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A medic outside a Covid-19 isolation ward at the Gandhi Hospital in Hyderabad on Monday.
A medic outside a Covid-19 isolation ward at the Gandhi Hospital in Hyderabad on Monday.

Covid-19: When will states run out of beds?

  • If Covid-19 cases keep increasing at current rates, 27 of the 36 states and Union territories could run out of hospital beds by the end of May, data shows
  • States like Kerala, Maharashtra, Delhi and Punjab could soon run out of hospital beds to treat Covid-19 patients

As India takes war-like measures to prevent the spread of the novel coronavirus (Covid-19), it is important to understand the risk that we face if no mitigating measures are taken to deal with an unprecedented health crisis.

If Covid-19 cases keep multiplying at the current rate, and do so for a sustained period, India’s hospitals may be overwhelmed by the end of May, or even sooner in an extreme scenario. Further, some states will reach a point where they will not have enough hospital beds to treat critical Covid-19 patients much sooner than others, notably Kerala, Maharashtra, Delhi and Punjab.

To study how states and union territories (UTs) are equipped to deal with the Covid-19 outbreak under six case-growth scenarios, we have developed a basic model that is built on three variables.

The first variable is the number of hospital beds. The National Health Profile, 2019, gives the number of public-hospital beds in each state and UT.

Since there was no updated state-level dataset for private-hospital beds, we extrapolated these numbers based on the hospitalisation percentages across public sector and private hospitals sourced from a 2017-18 National Sample Survey Office (NSSO) survey (bit.ly/2JcIHc5). Among states, hospitalisation at public facilities (barring childbirth) ranged from 21% in Telangana to 95% in Tripura.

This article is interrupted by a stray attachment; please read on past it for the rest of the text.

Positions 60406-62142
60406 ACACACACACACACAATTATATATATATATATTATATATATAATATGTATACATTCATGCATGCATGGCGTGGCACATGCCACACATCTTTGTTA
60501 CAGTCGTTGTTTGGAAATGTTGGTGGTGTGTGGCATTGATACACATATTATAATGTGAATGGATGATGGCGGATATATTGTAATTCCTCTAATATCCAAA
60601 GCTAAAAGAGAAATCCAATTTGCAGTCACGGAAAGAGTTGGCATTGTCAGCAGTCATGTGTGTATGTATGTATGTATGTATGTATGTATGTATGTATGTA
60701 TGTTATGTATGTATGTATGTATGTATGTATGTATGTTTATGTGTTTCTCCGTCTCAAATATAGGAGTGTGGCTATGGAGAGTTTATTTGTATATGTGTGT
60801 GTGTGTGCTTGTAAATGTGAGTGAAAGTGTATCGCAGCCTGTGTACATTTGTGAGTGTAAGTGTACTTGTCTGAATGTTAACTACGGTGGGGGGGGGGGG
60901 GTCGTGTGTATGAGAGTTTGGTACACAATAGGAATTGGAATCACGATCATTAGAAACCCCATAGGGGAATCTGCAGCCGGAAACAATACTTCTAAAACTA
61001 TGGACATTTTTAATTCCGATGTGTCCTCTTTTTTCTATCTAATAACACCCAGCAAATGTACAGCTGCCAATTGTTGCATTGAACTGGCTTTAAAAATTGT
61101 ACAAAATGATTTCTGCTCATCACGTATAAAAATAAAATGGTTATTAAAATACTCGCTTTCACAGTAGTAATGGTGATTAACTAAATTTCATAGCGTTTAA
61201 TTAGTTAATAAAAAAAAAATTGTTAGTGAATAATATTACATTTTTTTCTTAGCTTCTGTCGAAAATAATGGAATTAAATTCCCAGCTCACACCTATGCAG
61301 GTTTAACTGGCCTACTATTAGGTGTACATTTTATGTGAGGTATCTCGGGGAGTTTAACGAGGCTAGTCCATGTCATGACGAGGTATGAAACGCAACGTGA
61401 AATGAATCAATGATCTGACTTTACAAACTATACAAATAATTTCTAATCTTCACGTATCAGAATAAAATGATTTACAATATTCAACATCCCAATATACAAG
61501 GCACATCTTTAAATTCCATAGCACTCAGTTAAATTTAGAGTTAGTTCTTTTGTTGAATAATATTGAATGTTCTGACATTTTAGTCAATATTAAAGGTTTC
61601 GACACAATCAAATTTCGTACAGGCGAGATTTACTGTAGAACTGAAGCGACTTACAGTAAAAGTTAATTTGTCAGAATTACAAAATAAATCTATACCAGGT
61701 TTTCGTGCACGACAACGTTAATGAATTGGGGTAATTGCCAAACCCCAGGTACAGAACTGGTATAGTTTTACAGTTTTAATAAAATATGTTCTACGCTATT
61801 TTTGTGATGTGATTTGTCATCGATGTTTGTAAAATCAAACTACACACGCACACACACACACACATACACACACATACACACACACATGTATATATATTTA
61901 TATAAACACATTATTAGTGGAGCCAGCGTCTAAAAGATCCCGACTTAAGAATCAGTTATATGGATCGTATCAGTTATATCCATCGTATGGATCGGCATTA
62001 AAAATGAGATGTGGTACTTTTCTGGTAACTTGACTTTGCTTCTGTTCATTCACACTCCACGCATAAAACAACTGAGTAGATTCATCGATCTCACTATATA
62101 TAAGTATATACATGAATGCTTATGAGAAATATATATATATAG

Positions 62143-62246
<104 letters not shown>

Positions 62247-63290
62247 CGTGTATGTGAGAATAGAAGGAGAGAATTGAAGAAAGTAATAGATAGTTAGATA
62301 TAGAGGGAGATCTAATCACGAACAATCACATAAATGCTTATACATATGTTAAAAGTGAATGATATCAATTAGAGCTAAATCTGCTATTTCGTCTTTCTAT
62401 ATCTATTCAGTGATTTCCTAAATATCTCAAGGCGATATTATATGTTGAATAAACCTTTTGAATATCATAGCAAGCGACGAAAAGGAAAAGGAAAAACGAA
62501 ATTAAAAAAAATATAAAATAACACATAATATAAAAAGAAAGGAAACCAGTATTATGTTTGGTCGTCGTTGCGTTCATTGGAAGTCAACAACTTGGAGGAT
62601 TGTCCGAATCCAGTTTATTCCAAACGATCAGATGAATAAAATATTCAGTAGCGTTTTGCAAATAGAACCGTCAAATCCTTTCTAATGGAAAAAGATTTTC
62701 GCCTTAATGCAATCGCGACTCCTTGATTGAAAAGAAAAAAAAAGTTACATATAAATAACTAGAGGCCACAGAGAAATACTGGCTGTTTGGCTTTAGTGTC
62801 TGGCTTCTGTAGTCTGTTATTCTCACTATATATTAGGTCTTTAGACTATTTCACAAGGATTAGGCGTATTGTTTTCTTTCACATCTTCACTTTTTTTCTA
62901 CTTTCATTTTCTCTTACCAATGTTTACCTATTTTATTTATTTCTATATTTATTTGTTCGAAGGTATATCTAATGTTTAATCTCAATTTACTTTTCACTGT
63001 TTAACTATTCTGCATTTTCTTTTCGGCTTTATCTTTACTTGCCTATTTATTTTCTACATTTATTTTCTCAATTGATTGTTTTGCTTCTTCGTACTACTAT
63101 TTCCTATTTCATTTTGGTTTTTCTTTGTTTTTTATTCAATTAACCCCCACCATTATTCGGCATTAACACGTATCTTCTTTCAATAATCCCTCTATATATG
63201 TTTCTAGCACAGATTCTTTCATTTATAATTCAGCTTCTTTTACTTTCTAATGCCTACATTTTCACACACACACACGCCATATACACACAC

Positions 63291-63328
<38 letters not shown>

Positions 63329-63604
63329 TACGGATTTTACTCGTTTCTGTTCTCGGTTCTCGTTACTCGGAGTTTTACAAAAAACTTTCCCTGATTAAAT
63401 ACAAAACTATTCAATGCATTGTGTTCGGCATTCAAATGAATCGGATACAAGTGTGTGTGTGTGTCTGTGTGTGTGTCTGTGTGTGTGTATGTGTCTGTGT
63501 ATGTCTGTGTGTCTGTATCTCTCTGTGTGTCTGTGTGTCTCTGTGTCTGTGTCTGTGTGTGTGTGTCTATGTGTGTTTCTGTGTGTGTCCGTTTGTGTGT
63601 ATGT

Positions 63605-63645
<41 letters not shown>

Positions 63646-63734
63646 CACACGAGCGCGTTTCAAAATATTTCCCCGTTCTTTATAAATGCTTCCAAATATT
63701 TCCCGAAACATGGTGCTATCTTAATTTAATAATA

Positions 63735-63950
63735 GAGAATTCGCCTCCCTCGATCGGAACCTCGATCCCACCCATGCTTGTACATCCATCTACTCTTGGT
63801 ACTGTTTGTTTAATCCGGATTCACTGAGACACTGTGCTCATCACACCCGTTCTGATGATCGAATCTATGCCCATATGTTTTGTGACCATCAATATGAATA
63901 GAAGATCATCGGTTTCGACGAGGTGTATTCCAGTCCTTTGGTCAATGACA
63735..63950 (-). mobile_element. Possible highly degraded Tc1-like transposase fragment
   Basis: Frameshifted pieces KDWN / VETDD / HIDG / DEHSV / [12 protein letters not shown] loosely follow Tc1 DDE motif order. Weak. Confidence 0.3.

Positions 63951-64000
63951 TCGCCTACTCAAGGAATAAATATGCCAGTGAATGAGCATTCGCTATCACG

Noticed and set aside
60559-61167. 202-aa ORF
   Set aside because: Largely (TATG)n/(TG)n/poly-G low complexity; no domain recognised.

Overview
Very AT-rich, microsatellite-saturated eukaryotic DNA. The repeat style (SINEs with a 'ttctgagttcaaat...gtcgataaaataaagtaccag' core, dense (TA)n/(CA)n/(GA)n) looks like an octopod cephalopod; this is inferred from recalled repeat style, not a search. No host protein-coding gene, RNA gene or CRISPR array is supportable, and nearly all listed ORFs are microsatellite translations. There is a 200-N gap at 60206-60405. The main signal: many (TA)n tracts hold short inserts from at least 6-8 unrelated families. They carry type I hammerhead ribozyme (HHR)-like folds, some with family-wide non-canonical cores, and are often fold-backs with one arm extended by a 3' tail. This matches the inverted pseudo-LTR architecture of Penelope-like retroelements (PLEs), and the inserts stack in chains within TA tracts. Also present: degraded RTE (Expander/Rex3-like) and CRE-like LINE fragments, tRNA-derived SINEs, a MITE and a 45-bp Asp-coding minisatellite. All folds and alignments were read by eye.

For example, public hospitals accounted for 22.2% of hospitalisations in Maharashtra, which had 68,998 public beds.

At the current case count and rate of increase, Kerala will be the worst affected.
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At the current case count and rate of increase, Kerala will be the worst affected.

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Extrapolating this for private beds, we arrived at 241,804 private beds and 310,802 total beds for Maharashtra. And, a pan-India hospital bed count of 2.02 million.

The second variable is case incidence. To estimate Covid-19 cases, we considered three scenarios, with cases doubling every 3 days, 6 days and 12 days.

India was initially on a trajectory where cases doubled every 6 days.

This week’s spike means India is veering towards the scenario in Italy, where cases are doubling every 3 days. With lockdown measures being enforced across India, it remains to be seen if the rise in cases will taper.

The rate of testing for Covid-19 in India remains extremely low. As on 22 March, only 17,000 people had been tested.

The analysis underscores the need for effective social isolation and quarantine to check the spread of Covid-19
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The analysis underscores the need for effective social isolation and quarantine to check the spread of Covid-19

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Therefore, we have taken ‘estimated cases’ as 5 times the number of ‘confirmed cases’—a rule of thumb calculation considering only 1 in 5 cases show severe symptoms, as confirmed by medical research.